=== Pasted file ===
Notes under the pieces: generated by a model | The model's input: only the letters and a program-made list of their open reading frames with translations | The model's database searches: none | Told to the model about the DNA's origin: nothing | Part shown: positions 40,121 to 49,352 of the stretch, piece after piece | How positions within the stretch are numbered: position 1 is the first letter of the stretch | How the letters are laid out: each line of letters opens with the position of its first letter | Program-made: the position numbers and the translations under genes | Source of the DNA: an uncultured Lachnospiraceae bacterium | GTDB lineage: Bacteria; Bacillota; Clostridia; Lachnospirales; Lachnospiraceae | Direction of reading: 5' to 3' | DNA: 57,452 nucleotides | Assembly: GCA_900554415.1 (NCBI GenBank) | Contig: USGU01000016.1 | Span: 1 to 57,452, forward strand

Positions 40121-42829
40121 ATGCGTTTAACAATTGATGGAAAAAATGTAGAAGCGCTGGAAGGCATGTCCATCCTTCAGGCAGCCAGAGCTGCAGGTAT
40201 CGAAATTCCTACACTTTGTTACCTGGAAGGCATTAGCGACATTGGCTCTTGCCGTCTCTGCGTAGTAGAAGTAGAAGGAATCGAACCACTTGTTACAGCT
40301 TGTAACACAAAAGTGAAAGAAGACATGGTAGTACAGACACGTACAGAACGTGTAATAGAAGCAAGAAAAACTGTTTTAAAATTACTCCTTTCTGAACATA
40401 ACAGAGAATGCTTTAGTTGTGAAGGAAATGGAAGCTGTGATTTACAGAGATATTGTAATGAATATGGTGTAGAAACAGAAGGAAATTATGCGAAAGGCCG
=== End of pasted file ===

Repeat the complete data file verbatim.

Notes under the pieces: generated by a model | The model's input: only the letters and a program-made list of their open reading frames with translations | The model's database searches: none | Told to the model about the DNA's origin: nothing | Part shown: positions 40,121 to 49,352 of the stretch, piece after piece | How positions within the stretch are numbered: position 1 is the first letter of the stretch | How the letters are laid out: each line of letters opens with the position of its first letter | Program-made: the position numbers and the translations under genes | Source of the DNA: an uncultured Lachnospiraceae bacterium | GTDB lineage: Bacteria; Bacillota; Clostridia; Lachnospirales; Lachnospiraceae | Direction of reading: 5' to 3' | DNA: 57,452 nucleotides | Assembly: GCA_900554415.1 (NCBI GenBank) | Contig: USGU01000016.1 | Span: 1 to 57,452, forward strand

Positions 40121-42829
40121 ATGCGTTTAACAATTGATGGAAAAAATGTAGAAGCGCTGGAAGGCATGTCCATCCTTCAGGCAGCCAGAGCTGCAGGTAT
40201 CGAAATTCCTACACTTTGTTACCTGGAAGGCATTAGCGACATTGGCTCTTGCCGTCTCTGCGTAGTAGAAGTAGAAGGAATCGAACCACTTGTTACAGCT
40301 TGTAACACAAAAGTGAAAGAAGACATGGTAGTACAGACACGTACAGAACGTGTAATAGAAGCAAGAAAAACTGTTTTAAAATTACTCCTTTCTGAACATA
40401 ACAGAGAATGCTTTAGTTGTGAAGGAAATGGAAGCTGTGATTTACAGAGATATTGTAATGAATATGGTGTAGAAACAGAAGGAAATTATGCGAAAGGCCG